We have witnessed to the wider world our concern for peace and social justice. A silent vigil to remember the victims of September 11, 2001 as well as those of the subsequent wars continued each Saturday for most of the year. It was difficult to sustain the vigil in the months that followed the onset of the Iraq war and it was formally laid down in October after two years. Our Meeting was among the founders of the Howard County Coalition For Peace and Justice and through this group, the Howard County Council was petitioned to pass a resolution against the war in Iraq. The resolution was not passed but we felt God’s spirit at work in our community by so many silent and vocal testimonies to peace. In response to the despair that many feel during this frustrating and tragic period, a meeting for worship was called on March 21st at the onset of the bombing of Iraq and a Spring Retreat was held with the theme “Finding Inner Peace in Times of Turmoil.” The day included quiet reflection and worship sharing along with chanting and Dances of Universal Peace. The following day after Meeting for Worship, a walk was held at the Bon Secours Spiritual Center Labyrinth.
Patapsco Friends continue to prepare a meal once a month for twelve men living in a shelter for the homeless. Many Friends in our Meeting work with other organizations that need support. These organizations were introduced through a series of short talks during our monthly potlucks. One presentation described the Mediation and Conflict Resolution Center at Howard County Community College that mediates neighborhood, victim/offender, landlord/tenant, and similar community conflicts. A representative from Cease Fire Maryland was heard. We also learned about the Industrial Areas Foundation (IAF) that is trying to organize a new political/social advocacy group in Howard County comprised of a broad spectrum of religious and neighborhood groups. The final presentation was made by BRIDGE, another social advocacy organization similar to IAF.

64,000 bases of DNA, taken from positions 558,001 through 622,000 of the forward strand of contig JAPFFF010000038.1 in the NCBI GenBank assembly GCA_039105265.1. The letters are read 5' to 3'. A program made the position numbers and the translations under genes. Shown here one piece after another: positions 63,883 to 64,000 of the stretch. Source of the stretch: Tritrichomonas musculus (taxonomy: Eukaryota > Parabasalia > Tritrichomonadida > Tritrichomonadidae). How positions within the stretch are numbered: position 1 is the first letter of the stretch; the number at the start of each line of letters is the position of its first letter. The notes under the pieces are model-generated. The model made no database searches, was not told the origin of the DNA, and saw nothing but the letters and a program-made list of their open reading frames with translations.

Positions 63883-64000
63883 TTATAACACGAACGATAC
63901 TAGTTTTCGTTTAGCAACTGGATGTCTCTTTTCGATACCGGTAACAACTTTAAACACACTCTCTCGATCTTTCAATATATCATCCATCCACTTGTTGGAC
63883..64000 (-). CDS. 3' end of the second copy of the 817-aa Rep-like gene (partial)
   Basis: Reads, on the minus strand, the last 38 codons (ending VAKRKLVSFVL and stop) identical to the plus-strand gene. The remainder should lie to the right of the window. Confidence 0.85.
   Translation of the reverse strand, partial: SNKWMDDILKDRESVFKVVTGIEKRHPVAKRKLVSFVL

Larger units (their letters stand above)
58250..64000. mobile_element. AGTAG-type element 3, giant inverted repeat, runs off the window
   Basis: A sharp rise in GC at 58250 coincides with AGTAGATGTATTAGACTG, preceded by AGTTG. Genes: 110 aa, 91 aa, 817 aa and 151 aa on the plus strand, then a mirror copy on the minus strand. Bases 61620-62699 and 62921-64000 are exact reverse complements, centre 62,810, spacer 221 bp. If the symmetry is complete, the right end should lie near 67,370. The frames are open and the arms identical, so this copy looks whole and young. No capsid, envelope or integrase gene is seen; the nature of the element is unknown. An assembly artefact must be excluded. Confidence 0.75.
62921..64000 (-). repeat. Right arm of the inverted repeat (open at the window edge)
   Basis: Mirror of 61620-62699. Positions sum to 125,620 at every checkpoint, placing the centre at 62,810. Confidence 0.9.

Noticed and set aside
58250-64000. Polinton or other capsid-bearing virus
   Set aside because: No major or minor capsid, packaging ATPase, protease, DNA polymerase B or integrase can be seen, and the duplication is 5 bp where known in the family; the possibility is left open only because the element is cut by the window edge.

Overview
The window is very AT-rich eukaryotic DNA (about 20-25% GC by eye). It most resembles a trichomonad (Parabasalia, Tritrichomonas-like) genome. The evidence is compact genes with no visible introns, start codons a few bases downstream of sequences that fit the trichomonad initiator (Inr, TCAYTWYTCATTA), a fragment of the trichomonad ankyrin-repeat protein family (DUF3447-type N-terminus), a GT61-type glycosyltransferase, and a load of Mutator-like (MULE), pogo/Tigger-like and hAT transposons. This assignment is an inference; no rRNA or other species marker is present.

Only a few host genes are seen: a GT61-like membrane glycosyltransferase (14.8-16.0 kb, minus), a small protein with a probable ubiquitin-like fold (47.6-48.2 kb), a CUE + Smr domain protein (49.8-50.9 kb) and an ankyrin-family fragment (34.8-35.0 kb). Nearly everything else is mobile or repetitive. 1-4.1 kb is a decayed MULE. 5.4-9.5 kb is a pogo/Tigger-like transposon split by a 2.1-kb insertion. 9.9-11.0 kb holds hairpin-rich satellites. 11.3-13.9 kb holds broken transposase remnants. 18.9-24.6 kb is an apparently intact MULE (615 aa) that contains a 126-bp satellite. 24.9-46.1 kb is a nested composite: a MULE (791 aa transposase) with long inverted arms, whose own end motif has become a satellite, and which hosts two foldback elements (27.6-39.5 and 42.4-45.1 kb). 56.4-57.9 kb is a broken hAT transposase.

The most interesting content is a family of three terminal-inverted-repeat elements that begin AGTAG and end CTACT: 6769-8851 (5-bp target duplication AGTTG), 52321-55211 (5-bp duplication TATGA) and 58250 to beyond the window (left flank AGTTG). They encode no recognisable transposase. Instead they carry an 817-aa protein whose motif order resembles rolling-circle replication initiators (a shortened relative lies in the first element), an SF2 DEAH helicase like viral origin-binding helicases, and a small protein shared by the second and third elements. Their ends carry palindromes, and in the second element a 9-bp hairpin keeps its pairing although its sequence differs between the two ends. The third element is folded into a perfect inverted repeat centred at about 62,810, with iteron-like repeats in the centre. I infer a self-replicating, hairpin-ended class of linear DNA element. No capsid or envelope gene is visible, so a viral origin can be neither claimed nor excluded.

From our small beginning we now have 30 to 35 regular attenders and 12 to 16 children in our First Day program. A Patapsco Friends Email Group was established through Yahoo to keep us connected and current. We are aware that not everyone has the Internet and that there is the need to communicate in other ways as well. Personal testimonies and spiritual understanding are shared through periodic publication of The Quaker Heron, the Journal of Patapsco Friends Meeting. Committee meetings, simple meals, monthly potlucks, Friendly Bunches, and picnics help build the interpersonal relationships so important in nurturing and strengthening our community. Patapsco Friends Meeting’s members and attenders are rich in gifts of the Spirit. We know no better way to be welcoming than to share our gifts with those who are seeking and those who have found a home in our meeting.